A microbiologist from Melbourne who is removing genes from the malaria genome to work on a vaccine against the world’s most malignant parasite.
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Researching the biology of a single-cell parasite helps microbiologist Alex Maier appreciate the big picture.
"I'm intrigued by the fact that if we manipulate an organism on the molecular level then we can create impact on a population level. Vice versa, we introduce a science policy and by following it up, we can create evolutionary pressure to alter an organism - for example drug resistance."
Alex is leading work on a vaccine against the world's most malignant parasite, malaria, which causes nearly one million deaths each year. As a sign of its rampant spread, it is now estimated that as many as one in 14 people around the world have a red blood cell mutation that was caused by contact with the malaria parasite at some point in their ancestral history.
The Melbourne-based researcher removes (or "knocks-out") molecules from the parasite's genome. The function of a molecule is then deducted by comparing a parasite containing all molecules to a parasite missing the molecule. Knocking out one gene had previously been an incredibly laborious process of more than six-months, but Alex stunned the international research community by streamlining the process and being able to ‘knock out' or remove 83 genes from the parasite's genome. This tripled the amount of molecules analysed by this method worldwide.
By knocking these genes out, Alex has been able to work out what role they play within malaria. In this way he has identified 30 proteins or molecules produced by the single-celled organism, that are essential for the parasite's survival, helping protect it from the body's immune system.
"All the new knowledge we have acquired about those molecules allows us to delve deeper into the parasite and really prioritise the candidates we want to know more about.
"We want to understand the mechanisms of those molecules and by understanding them, it will allow us to come up with substances or methods to interfere with the function of those proteins."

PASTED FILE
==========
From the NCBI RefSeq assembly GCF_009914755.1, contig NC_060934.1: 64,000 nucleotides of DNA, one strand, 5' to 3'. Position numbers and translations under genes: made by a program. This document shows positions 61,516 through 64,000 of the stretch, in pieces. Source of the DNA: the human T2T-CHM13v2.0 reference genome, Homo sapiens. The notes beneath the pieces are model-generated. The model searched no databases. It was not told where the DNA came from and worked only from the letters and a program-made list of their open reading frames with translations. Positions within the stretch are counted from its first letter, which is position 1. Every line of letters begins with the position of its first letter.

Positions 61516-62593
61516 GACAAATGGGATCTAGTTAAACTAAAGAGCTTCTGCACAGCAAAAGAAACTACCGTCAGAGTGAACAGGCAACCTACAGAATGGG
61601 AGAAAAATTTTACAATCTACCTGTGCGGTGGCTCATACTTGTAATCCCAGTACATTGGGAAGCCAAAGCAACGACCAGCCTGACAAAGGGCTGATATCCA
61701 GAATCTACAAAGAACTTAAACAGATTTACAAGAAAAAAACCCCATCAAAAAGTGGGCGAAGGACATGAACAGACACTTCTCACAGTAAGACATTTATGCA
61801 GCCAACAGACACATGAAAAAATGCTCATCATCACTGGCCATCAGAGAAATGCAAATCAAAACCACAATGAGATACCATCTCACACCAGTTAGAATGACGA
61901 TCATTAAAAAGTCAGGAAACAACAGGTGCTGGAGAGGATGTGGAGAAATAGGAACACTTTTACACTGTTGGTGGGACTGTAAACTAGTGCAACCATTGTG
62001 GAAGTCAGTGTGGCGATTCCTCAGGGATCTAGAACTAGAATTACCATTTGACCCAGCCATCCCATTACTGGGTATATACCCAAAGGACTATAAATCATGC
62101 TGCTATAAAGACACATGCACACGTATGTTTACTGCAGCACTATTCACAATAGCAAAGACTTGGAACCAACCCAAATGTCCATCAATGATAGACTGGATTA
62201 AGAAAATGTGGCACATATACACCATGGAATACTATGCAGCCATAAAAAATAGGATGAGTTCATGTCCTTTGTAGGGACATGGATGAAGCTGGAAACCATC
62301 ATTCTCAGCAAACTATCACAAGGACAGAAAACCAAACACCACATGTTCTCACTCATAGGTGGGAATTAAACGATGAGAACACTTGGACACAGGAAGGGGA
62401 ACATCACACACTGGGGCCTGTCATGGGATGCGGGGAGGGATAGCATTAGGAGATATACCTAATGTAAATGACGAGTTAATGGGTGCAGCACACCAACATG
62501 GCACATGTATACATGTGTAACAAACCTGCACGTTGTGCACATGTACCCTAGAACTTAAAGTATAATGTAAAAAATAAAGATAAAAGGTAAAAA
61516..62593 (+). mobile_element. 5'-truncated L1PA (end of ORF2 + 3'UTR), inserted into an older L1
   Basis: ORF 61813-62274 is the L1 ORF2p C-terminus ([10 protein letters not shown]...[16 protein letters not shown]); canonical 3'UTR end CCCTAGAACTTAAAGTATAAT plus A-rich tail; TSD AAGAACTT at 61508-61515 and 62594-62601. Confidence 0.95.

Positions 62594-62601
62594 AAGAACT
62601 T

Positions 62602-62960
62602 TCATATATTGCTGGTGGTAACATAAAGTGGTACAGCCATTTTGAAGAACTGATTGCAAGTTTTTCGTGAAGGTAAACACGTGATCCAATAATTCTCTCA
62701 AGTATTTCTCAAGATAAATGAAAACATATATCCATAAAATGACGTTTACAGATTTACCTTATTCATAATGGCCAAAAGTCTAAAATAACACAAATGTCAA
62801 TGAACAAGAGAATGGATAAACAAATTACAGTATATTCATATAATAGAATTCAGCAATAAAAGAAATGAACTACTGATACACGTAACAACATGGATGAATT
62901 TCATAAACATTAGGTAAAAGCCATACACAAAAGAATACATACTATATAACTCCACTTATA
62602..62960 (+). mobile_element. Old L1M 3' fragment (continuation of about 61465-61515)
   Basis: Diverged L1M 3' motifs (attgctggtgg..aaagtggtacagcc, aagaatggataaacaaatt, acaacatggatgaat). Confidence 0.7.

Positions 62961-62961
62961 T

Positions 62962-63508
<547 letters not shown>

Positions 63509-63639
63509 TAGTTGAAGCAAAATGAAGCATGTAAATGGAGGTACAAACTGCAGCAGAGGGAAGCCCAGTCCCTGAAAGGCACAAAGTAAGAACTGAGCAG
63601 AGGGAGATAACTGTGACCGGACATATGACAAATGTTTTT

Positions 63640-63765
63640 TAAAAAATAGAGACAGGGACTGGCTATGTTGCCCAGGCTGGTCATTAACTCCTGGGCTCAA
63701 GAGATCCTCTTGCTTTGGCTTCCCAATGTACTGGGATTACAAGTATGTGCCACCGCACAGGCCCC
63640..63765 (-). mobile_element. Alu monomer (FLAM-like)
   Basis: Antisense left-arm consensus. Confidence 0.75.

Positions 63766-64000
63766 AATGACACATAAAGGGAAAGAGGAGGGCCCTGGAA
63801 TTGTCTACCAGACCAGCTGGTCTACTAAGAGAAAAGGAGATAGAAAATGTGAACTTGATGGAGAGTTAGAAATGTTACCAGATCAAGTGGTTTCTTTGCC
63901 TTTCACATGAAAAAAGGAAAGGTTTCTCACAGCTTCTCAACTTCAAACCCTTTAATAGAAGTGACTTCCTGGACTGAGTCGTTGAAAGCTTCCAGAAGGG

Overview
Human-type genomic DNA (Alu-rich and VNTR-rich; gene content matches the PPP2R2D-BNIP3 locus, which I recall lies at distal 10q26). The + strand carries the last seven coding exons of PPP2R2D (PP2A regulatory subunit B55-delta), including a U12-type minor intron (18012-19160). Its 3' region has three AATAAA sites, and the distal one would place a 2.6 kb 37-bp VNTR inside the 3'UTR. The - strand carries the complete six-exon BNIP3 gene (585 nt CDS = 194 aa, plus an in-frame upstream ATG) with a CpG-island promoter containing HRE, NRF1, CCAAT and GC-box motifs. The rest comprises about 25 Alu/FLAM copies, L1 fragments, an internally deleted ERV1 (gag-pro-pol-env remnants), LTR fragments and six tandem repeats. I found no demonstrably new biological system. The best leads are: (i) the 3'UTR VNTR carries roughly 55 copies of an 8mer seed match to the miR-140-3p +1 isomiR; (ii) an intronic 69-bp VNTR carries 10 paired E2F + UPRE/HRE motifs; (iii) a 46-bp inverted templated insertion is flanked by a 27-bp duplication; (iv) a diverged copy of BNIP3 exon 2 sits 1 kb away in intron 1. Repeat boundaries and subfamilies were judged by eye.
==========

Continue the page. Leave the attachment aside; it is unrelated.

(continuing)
Alex says his lab work needs to be complemented by continuing work on the ground to prevent mosquitoes biting people in the first place; and by the ongoing development of new medicines for treatment, in the face of increasing drug resistance. But his hope is that his research will soon lead to a situation where the body can be helped to be able to get rid of the parasite itself, with the aid of a vaccine - what Alex calls the "magic bullet".
In the meantime he spends as much time as he can sharing his excitement about science and the need for greater scientific literacy with Australian students of all ages.
"Science is very much a creative process and for me that's the exciting bit, you don't know where science actually leads you. You are an explorer there and you enter unknown territory.
"The skill you have to develop is to be flexible and respond to what the experiment delivers to you and hopefully be bright enough to realise when an opportunity is presented."
Alex Maier works at La Trobe University and entered his research in the Eureka Prize for Scientific Research. He was a finalist for the same award in 2010.
If you win, how will you use this advantage of winning to improve this science?
The intention of the Eureka Prizes is to raise public awareness. There is lots of terrific science done in Australia, but most of the time the results are only published in specialist journals. It is a great opportunity for scientists to showcase their work and for the public to see how some of their taxes are spent.